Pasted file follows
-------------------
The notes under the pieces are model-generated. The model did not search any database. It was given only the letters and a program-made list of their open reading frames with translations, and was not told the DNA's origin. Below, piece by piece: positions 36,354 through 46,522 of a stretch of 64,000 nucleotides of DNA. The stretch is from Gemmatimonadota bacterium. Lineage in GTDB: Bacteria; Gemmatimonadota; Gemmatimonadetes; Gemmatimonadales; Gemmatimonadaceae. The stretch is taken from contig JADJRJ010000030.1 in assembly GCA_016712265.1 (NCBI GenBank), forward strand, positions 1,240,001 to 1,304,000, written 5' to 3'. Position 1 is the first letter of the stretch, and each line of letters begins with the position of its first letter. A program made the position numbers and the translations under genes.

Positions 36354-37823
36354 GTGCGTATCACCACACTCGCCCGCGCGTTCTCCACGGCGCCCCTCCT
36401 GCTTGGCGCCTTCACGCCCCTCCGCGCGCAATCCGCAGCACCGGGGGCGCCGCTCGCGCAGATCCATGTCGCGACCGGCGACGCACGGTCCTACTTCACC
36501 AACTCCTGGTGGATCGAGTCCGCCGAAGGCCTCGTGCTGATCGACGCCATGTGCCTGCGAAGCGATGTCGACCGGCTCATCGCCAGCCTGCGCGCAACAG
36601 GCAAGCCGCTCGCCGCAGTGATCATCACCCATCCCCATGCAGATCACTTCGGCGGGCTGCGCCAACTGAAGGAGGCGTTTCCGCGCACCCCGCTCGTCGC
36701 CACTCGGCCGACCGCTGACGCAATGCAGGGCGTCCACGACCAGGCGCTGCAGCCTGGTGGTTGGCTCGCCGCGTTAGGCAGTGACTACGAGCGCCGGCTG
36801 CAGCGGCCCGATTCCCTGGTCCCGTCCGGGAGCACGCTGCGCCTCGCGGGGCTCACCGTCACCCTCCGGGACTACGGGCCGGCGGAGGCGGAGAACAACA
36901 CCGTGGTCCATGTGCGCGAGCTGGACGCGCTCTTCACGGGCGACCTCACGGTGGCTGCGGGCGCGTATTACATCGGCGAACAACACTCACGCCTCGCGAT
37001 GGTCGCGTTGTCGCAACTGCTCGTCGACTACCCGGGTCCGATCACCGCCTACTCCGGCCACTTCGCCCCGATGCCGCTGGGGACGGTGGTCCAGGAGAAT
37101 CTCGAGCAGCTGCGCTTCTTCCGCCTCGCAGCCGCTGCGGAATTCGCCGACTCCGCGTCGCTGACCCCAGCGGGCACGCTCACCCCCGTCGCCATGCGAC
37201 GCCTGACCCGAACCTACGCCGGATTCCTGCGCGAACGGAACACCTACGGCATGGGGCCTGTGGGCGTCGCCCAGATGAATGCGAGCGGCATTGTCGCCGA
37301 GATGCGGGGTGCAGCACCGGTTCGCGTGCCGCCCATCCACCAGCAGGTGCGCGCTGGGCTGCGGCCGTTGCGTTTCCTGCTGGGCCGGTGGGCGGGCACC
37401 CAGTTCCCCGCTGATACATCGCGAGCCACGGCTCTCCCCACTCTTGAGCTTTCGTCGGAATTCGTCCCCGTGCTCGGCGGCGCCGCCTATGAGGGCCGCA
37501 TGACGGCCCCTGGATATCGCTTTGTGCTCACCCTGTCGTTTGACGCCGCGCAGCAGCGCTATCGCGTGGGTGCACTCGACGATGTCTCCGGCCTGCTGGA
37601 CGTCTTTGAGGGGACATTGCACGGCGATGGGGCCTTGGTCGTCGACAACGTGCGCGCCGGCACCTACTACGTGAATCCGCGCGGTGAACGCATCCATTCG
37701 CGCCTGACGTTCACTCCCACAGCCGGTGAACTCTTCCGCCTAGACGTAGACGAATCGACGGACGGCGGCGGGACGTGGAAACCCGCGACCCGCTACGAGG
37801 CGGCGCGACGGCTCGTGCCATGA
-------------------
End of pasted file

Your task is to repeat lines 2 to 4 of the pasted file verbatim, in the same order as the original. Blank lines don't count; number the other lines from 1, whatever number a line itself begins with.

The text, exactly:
Positions 36354-37823
36354 GTGCGTATCACCACACTCGCCCGCGCGTTCTCCACGGCGCCCCTCCT
36401 GCTTGGCGCCTTCACGCCCCTCCGCGCGCAATCCGCAGCACCGGGGGCGCCGCTCGCGCAGATCCATGTCGCGACCGGCGACGCACGGTCCTACTTCACC